An Armchair Traveller's History of Cambridge provides not only a narrative of the city and university, and a guide to visits within a short driving distance, it also features a variety of aspects ignored in other accounts food and fashion, music and gardens, books and clubs, Cambridge contributions to poetry, theatre and sport, royal associations and links with the Arab world and China. Cambridge offers the splendour of King's College Chapel and the beauty of the Backs but also outstanding collections of fans and fritillaries, sculpture and stained glass, medieval coins and oriental manuscripts. Free attractions include the world-class Fitzwilliam Museum and Botanic Gardens, quirky Kettle's Yard, and museums devoted to Archaeology, Anthropology, Zoology, Earth Sciences, Polar Research and the History of Science plus Britain's oldest bookshop. Enter the world of Bumps and Bedders and learn why May Week is in June. Research reveals that most visitors to Cambridge never venture more than four hundred yards from the Market Square. An Armchair Traveller's History of Cambridge will help you do better than that and want to.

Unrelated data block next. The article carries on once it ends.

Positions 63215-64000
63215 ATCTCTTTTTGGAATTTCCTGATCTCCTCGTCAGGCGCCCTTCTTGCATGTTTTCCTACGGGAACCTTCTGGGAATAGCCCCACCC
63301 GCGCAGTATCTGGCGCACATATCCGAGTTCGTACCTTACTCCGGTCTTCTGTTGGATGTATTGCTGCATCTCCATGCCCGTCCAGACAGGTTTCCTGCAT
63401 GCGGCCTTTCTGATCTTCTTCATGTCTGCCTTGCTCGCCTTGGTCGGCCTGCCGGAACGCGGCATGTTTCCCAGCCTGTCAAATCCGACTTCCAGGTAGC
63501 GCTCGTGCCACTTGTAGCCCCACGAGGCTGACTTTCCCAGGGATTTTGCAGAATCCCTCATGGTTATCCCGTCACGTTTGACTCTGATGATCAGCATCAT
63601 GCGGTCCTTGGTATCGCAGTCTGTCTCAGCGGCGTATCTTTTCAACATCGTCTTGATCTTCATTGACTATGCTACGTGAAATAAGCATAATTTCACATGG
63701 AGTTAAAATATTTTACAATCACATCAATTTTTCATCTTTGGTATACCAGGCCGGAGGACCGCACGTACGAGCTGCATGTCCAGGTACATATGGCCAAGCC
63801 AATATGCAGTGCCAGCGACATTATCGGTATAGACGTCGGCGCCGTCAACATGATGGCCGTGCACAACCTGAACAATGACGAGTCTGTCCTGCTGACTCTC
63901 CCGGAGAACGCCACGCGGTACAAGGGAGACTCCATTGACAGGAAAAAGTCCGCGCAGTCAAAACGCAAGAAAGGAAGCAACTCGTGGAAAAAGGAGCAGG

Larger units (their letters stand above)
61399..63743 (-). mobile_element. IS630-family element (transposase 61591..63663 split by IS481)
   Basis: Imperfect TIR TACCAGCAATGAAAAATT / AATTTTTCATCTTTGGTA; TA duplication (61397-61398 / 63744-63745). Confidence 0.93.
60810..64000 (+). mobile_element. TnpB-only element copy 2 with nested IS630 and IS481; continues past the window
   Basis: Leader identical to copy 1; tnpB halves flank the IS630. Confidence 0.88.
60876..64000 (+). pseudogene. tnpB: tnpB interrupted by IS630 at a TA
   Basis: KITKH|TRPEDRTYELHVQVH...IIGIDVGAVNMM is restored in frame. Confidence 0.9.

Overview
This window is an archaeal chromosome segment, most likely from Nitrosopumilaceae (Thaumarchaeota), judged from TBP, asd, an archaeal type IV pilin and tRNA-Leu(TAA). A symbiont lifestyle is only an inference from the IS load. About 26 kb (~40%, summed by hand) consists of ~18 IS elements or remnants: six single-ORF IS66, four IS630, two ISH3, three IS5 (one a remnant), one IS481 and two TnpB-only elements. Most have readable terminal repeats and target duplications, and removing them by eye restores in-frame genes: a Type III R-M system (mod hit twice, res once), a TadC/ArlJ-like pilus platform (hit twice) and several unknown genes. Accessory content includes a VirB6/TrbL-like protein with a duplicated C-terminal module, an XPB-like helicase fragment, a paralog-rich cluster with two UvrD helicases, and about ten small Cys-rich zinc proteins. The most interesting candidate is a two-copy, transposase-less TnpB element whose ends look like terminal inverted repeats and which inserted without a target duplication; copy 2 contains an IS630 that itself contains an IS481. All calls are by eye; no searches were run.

Richard Tames read History at Pembroke College, Cambridge and teaches for Syracuse University in London. He is also the author of A Traveller’s History of Oxford and A Traveller’s History of London and co-author of A Traveller’s History of Bath.